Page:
Pete Hailey is rewatching Amazon's All Or Nothing, a behind-the-scenes look at the 2018 Panthers, to learn about Ron Rivera and other key people who are now a part of the Redskins. Here's his review of episode two, "Get Better."
At the end of Amazon's second episode from their 2018 season of All Or Nothing, the organization is evaluating whether it should sign safety Eric Reid. They see Reid as a very impactful potential addition but also must consider how his on-field protests and his collusion lawsuit against the NFL would affect the team overall.
While weighing the decision, Ron Rivera sits down with two of his leaders, Torrey Smith and Cam Newton. In those discussions, he makes a few statements that provide insight into how he feels about distractions.
"Believe me," Rivera tells Smith, "you tell me we're bringing a player in, I'm worried about everything. Until I get to know that guy or sit down and talk to that guy and say, 'OK, cool.'"
"Right, and that's the one thing," he later says to Newton after the QB explains he's in favor of Reid's arrival as long as it doesn't throw anything off.
Eventually, Reid does become a Panther, but that's not the key takeaway for Redskins fans to latch on to. Instead, it's his out loud thinking that's the pertinent part, and the part that perhaps ties right into how the Quinton Dunbar saga ended and how the Trent Williams situation coul soon conclude.
On Monday, Washington traded Dunbar to Seattle for a fifth-round pick. The corner is worth more than that — maybe not as much as some fans believe, but he's definitely better than a Day 3 dart throw — yet the Burgundy and Gold chose to make that swap and move on from someone who was clearly unhappy.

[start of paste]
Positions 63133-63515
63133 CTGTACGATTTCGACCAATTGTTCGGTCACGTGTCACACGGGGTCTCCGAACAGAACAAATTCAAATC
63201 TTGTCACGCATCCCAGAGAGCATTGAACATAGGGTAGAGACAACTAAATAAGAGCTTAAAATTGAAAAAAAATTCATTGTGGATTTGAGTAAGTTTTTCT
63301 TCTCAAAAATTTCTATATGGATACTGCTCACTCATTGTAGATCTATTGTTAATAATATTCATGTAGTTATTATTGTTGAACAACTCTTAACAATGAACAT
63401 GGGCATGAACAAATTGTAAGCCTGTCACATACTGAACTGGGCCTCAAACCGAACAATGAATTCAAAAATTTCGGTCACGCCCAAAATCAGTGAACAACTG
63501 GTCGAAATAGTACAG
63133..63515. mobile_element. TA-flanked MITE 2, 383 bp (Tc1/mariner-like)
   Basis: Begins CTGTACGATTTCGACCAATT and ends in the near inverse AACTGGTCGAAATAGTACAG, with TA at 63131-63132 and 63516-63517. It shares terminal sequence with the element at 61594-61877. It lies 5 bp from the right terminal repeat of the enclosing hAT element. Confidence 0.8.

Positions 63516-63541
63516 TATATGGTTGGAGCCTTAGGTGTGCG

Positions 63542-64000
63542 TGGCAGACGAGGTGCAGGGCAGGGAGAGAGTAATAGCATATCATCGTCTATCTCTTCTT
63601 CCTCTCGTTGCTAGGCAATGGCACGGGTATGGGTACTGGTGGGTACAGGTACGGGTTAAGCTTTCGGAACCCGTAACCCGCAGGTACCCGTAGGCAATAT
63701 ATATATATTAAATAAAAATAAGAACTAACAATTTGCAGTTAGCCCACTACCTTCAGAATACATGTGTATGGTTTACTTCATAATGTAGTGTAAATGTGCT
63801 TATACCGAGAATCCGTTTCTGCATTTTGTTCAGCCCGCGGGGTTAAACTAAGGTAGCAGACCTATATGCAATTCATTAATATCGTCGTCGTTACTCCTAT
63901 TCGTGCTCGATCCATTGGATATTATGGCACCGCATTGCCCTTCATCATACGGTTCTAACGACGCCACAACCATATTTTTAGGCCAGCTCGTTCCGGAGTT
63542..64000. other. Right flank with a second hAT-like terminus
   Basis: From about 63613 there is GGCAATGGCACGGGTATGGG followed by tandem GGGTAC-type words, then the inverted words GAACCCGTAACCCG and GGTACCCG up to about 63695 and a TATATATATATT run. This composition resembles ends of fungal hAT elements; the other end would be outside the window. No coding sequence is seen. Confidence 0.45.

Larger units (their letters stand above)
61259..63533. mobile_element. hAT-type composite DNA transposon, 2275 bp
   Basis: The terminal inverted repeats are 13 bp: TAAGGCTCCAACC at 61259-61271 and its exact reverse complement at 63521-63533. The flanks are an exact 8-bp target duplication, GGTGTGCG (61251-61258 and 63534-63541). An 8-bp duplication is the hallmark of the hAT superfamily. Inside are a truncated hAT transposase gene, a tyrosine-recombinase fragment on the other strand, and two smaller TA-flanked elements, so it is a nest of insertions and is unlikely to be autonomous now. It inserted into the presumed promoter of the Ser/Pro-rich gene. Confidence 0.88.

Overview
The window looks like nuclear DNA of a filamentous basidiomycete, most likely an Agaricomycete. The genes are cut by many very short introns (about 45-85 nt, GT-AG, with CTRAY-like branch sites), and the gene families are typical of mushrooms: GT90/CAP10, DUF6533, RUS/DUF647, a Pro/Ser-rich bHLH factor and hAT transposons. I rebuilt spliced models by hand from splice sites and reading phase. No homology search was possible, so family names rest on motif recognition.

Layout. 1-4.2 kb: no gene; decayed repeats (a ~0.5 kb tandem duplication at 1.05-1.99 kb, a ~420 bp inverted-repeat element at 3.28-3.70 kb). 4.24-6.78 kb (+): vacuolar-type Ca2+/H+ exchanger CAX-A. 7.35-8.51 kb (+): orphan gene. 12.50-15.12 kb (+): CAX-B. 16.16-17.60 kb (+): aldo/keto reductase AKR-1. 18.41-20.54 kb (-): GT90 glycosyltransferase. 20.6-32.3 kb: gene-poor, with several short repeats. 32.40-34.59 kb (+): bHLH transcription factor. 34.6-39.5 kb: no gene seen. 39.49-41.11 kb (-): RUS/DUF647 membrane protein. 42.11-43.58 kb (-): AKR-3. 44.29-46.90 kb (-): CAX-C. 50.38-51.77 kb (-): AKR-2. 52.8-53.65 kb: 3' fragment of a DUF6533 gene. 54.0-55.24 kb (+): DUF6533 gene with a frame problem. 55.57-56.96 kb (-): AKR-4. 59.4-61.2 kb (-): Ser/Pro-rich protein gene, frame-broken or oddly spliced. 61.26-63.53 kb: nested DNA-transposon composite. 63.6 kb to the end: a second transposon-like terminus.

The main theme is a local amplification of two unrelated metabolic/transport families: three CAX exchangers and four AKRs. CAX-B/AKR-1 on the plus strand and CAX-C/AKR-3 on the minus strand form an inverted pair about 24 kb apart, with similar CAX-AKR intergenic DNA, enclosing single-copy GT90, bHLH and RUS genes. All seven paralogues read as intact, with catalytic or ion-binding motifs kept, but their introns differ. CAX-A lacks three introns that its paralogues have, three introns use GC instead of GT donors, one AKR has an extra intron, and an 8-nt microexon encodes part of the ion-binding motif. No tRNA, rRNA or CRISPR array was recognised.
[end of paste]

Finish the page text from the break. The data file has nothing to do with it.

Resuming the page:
Now, while Rivera's above quote to Smith was in regards to a free agent, it still applies to Dunbar. Rivera clearly values establishing a relationship with his players, and if he had more of one with Dunbar, then he might've felt more compelled to meet him halfway.
Instead, because Rivera just got here a few months ago and is also now in a world, like everyone else is, where long, face-to-face interactions are simply difficult to pull off, Dunny is gone.
Of course, Dunbar had company on the trading block in Williams, and on Tuesday, that already enormous sideshow grew even larger. The lineman's agent went public, calling the Redskins out for not acting in good faith and again demanding for Williams' trade or release.
There reportedly was some progress between Rivera and Williams last month, but like Dunbar, Rivera still hardly knows Williams. And even though the left tackle is a more valuable asset than the DB was, the coach has already shown once what he'll do with a guy he doesn't have ties to and who is taking a stance against the franchise.
Plus, if Dunbar's issue with the Redskins was a distraction, then Williams' is a distraction. It's a debacle, truthfully, and has been for nearly a year now. Rivera's only recently gotten a taste of the drama, but there's no way he's enjoying it.
All Or Nothing episodes span more than 30 minutes a pop, but the most revealing moments about Rivera seem to come in small snippets. In this chapter of the show, for example, it doesn't take long for Rivera's views on distractions to come out.
If his handling of Dunbar is any indication, it doesn't take long for him to handle them either. Williams may soon learn that as well.
Links to past reviews:
Episode 1: Rivera doesn't flinch after adversity hits